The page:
The World Cup is a marvel of global representation. So why is it getting whiter?
This World Cup, therefore, should not be confined to the quality of the football (surely a disappointment, with a truly great team failing to emerge) but also deal with its broader cultural meaning. In this respect it has been an even bigger disappointment. With this World Cup, global football has taken a step backwards.
The importance of football has grown in direct proportion to its ability to become genuinely global and not primarily European. Unlike virtually The World Cup is not just a great global sporting event, it is also inscribed with much deeper cultural and political importance. Any evaluation of every other human activity – from politics and economics to universities and the military – football has managed to give a growing place in the sun to those who are normally marginalised and unrepresented. The growing importance of Africa and Asia in football are testimony to this.
But, alas, not in this World Cup. In the last sixteen there was only one African side and no Asian. In the last eight, there were six European and two Latin American: the last four was a European monopoly. (Compare this with the last World Cup, where there were only three European sides in the last eight and just one in the semi-finals.)
With the next World Cup being held in South Africa, we must hope for a much greater representation of African sides. Without doubt, Ghana and the Ivory Coast were two of the best sides in this World Cup, but they fell well before they should have done, while Nigeria and Cameroon, the traditionally strongest African sides, never made it to Germany. Fifa needs to find a way of increasing the number of African sides in the last 32 – hopefully at the expense of Europe.
But this feeling of regression is not just related to the over-representation of European sides – linked no doubt to the fact that it was held in Germany – during these championships. It is also about the question of colour. We are now familiar with the incidence of black and brown players in European sides. This traditionally, however, has only been a characteristic of the French, English and Dutch sides. I haven’t tried to make any precise statistical analysis of the European sides this time around but it feels that here again there has been a retreat.
For the record, basically Germany had one, generally introduced as a substitute; Italy none; Spain (managed by that well-known http://football.guardian.co.uk/comment/story/0,,1353008,00.html Aragones) one; Portugal one; and so on. More seriously, the Netherlands had hardly any: yet this is a country which more or less ever since Gullit and Rikaard has had a core of black and brown players. Why? Is it a dearth of talent or is it related to the racist atmosphere now gripping the country? Even the English team took a step backwards, with only two black players normally in the starting line-up, compared with five in the match against Brazil in the 2002 World Cup. (It is not widely known, incidentally, but an English manager of the early 90s has said he was advised by the FA not to select too many black players. Hopefully that word in the ear is no longer spoken.) The glorious exception is France, with a majority of non-white players. This is why the French national side has become such a powerful emblem in the fight against racism there – both in 1998 and in 2006.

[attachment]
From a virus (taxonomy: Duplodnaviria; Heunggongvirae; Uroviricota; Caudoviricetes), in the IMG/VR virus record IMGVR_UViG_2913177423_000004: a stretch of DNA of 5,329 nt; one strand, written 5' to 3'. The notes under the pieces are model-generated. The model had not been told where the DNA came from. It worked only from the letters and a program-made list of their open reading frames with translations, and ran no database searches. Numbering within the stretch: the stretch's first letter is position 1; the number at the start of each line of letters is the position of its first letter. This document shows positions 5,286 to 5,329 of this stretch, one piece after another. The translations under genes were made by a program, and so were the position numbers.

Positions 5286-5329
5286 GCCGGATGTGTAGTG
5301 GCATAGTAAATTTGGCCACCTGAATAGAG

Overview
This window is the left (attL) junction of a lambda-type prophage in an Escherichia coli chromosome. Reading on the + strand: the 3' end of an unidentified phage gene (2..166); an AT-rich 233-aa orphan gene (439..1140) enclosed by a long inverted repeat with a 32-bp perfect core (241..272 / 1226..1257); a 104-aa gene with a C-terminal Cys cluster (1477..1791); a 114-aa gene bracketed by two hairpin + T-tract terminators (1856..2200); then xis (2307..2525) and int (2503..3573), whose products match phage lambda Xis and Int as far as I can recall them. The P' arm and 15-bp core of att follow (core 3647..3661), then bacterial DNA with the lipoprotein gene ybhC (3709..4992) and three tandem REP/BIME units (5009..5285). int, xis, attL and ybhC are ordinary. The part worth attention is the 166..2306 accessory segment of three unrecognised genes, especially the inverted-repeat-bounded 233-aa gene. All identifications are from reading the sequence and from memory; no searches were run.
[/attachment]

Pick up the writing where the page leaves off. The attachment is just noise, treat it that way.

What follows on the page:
But the matter cannot rest there. There is also something else that is deeply regrettable about global football, namely the overwhelming predominance of whites as managers and coaches. Even Brazil – a team invariably with a majority of blacks and browns – always has a white Brazilian manager. The same is always true of all European sides. Alas, it is also generally the case with African sides. Exactly the same state of affairs, of course, prevails in European club football with barely a black or brown manager to be found – yet the manager of the best club side in world football today is Frank Rikaard of Barcelona.
Administration and management is regarded as a white world and a white world likes to appoint its own: worse, there is an underlying assumption that black people may be brilliant on the field but when it comes to mental skills and leadership – brains if you will – then whites are what you need. Even in the television studio the old prejudices and priorities continue to prevail. All the permanent fixtures were white: with the excellent Ian Wright and Marcel Desailly only making occasional appearances.
There may be nations and races galore on the field, but racist assumptions continue to imbue and shape football. And this World Cup has been a step backwards.